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Albuquerque's East Downtown, EDo

East downtown, or EDo, is one of Albuquerque's undercover jewels. The small neighborhood has seen a lot of growth recently. Here's why.

It began in the era of the railroad

Albuquerque Museum Photoarchives

The first platted subdivision beyond downtown Albuquerque in the early 20th century was the Huning Highland district. The subdivision came about the same month as the railroad's arrival. 

Known today as east downtown, or EDo, the area was once home to doctors, teachers and merchants. The predominant architecture of the time was Queen Anne, which can still be found still in the neighborhood today. 

In 1979, Huning Highland was designated a historic district by the city of Albuquerque, and in 1981, it was named a historic overlay zone. Since then, the area has seen a great deal of revitalization and growth, especially in housing. More recently, the revitalization has come to area businesses.

The area's recent revitalization has centered around the original Albuquerque High School

The original Albuquerque High School was built from 1914-1940, and was ultimately comprised of five buildings situated around a central courtyard. When the new Albuquerque High opened in the 1970s in a different location, the original school buildings went into disrepair. Recently renovated, they now feature condos and lofts with shops around their base.

The Lofts at Albuquerque High has a total of 234 homes in seven buildings. Along with the BelVedere/Urban Courtyard block of 13 buildings, they make for the city's highest density neighborhood.

Albuquerque Museum Photoarchives

Shops and businesses are scaled to be part of a walkable area of the city

Dining at Hartford Square/Aileen O'Catherine

East downtown is part of a new urbanism that introduces design and development on a human scale. Walking along Broadway to the shops and restaurants near the old high school, you'll find ground level commercial shops, restaurants and businesses, with condos/apartments upstairs. Live/work is part of EDo's allure.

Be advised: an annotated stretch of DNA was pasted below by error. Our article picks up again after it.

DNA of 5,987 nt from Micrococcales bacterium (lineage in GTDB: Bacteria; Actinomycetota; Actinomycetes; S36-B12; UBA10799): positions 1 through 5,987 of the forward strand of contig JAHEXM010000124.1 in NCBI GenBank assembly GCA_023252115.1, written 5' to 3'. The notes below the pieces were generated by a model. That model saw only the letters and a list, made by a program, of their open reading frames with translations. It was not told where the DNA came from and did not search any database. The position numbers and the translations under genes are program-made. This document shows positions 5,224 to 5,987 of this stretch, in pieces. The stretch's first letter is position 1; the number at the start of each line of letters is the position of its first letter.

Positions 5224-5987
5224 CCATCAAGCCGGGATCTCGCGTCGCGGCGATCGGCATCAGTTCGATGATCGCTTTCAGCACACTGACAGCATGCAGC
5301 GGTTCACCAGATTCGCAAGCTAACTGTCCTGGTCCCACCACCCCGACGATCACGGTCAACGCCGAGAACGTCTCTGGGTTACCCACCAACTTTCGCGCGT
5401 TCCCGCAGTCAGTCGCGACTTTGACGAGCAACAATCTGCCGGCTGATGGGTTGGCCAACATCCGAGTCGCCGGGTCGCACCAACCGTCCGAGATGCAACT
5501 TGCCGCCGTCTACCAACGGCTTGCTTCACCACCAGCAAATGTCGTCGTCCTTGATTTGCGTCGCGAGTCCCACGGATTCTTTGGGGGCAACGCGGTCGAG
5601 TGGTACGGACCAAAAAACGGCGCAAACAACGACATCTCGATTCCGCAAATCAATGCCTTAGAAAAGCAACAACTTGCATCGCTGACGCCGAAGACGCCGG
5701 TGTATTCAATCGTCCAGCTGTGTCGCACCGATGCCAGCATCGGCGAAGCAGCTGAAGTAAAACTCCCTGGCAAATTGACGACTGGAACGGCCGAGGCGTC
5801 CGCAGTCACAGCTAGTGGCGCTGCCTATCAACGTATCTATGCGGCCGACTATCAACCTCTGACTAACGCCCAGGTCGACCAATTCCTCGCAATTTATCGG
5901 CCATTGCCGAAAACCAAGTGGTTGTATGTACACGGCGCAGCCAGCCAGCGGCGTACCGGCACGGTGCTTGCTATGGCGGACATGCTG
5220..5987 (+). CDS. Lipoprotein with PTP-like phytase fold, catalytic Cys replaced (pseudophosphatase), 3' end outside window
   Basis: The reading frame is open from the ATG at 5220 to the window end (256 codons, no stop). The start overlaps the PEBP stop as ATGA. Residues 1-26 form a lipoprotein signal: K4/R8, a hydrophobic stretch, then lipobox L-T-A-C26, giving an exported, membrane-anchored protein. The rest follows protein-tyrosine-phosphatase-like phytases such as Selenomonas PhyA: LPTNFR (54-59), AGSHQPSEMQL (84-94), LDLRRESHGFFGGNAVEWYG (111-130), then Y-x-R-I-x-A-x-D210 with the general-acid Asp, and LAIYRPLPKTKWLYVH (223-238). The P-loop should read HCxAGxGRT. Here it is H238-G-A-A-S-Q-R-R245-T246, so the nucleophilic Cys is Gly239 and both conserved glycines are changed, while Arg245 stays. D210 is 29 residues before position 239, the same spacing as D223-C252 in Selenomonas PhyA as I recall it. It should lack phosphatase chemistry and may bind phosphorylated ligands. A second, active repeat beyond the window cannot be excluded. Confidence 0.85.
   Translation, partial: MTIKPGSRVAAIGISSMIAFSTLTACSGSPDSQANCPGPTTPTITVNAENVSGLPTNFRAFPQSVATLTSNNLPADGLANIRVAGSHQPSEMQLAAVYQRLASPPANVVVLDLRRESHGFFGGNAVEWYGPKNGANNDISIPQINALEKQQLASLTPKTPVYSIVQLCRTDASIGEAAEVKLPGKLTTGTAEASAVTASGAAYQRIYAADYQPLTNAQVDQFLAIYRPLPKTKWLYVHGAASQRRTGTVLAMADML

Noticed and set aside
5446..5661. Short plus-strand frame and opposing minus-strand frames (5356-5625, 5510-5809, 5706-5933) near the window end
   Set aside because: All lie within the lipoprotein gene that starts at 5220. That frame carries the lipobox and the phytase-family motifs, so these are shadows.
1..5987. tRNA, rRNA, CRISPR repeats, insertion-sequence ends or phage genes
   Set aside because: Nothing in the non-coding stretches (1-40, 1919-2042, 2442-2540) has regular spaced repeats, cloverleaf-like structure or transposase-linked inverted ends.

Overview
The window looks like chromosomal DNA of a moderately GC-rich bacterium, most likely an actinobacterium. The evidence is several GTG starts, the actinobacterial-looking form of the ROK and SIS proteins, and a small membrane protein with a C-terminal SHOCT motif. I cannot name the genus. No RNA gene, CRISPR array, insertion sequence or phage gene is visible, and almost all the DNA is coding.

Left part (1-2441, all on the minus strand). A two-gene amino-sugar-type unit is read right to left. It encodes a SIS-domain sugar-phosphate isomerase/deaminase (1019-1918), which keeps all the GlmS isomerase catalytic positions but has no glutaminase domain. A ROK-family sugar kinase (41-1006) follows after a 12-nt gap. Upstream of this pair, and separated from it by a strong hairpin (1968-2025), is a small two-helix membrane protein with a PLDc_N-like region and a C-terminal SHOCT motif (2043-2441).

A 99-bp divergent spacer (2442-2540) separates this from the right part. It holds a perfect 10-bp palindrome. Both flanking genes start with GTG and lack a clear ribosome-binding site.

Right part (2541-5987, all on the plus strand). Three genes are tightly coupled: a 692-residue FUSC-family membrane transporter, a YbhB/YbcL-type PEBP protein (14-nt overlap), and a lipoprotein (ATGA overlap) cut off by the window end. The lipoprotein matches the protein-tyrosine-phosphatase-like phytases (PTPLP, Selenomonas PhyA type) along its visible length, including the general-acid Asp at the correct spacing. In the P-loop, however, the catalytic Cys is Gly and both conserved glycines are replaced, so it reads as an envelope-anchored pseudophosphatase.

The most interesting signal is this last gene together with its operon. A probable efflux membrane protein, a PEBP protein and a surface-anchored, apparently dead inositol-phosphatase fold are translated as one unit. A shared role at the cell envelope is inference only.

One of the area's newer restaurantsHartford Square features seasonal, local foods prepared daily. Find it north of Central on Broadway.

The Standard Diner offers a unique take on comfort food

Aileen O'Catherine

Around the corner from Albuquerque High and the Broadway shops lies Central Avenue, which was once known as Route 66. An old gas station from the Route 66 heyday was converted into what is now known as the Standard Diner. Featured on Food Network's Diners, Drive-Ins and Dives, the show's host, Guy Fieri, said there was "nothing standard about Standard Diner." 

Break the Chain also visited Standard Diner

A few steps further east is a favorite breakfast spot

Aileen O'Catherine

A & B's Lunchbox is known for its friendly staff and great food. It also has an intimate patio courtyard, where breakfast and lunch can linger on with the help of a fine cappuccino.

An early EDo stakeholder, the Artichoke Cafe, continues to impress

Artichoke Cafe/Aileen O'Catherine

A few steps further east on Central the Artichoke Cafe continues to draw sophisticated palates to its New American cuisine. The restaurant has an extensive and award winning wine list and a fully stocked bar.

Crossing Edith Boulevard you'll find Farina and local shops

Aileen O'Catherine

Continue east to the Artichoke's sister restaurant, Farina Pizzeria and Wine Bar, for upscale pizza and beer

Stop by Craft for a haircut or color, and the Octopus and Fox for unusual handmade gifts. Other nearby shops include a yoga studio and clothing store. 

Holy Cow is said to have some of the best burgers in town

Aileen O'Catherine

Holy Cow's large open patio invites burger lovers to enjoy Albuquerque's beautiful skies while munching down on grass-fed beef.

The nearby Grove Cafe is another popular EDo restaurant, known for its fresh, local foods and neighborhood feel.

EDo may not be large in size, but it serves a large number of choices for the palate.

Hotels from the Route 66 heyday still provide a place to stay

EDo has a number of older hotels that were built during the Route 66 boom days. They continue to provide service, and several still have their retro signs.

Newer hotels include Parq Central

Aileen O'Catherine

The boutique Parq Central Hotel was once a hospital, and continues to have a medical theme. Its Apothecary Lounge provides panoramic views  of the mountains and downtown from its rooftop location. The vintage apothecary bottles at its bar point to the area's past.

Queen Anne style homes are neighborhood mainstays

An EDo home/Aileen O'Catherine

Sought out for its older homes, walkable streets and central location, EDo provides a sense of history and community.

At its heart, EDo is a neighborhood

Aileen O'Catherine

The historic district takes pride in its vintage houses and has a walkable, neighborhood feel. An old gas station at the corner of Walter and Coal is now Preservation Station and the site of the annual block party for the Huning Highlands Neighborhood Association. A community garden beside the station provides a space for neighbors to relax, garden and meet between the sunflowers and marigolds.

Aileen O'Catherine

With its sense of historic style, innovative present and amenities that include shops, restaurants and businesses, it's no wonder that EDo has become one of Albuquerque's most popular neighborhoods.